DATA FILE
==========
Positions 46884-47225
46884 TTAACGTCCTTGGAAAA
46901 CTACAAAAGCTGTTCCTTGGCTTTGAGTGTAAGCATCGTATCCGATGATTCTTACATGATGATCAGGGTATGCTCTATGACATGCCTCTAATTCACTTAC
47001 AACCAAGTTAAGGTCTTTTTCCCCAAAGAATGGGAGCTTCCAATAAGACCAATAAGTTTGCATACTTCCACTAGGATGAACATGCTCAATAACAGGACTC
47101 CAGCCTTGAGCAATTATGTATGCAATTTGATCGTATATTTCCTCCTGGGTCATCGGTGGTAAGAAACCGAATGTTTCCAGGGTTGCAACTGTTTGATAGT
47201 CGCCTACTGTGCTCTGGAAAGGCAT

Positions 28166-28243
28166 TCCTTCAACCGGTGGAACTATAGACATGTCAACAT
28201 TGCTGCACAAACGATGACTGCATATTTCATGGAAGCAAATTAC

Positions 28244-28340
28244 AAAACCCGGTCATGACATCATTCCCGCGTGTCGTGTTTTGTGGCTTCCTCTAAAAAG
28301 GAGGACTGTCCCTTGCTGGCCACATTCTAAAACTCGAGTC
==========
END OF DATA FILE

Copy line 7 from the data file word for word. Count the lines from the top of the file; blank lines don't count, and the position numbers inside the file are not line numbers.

Positions 28166-28243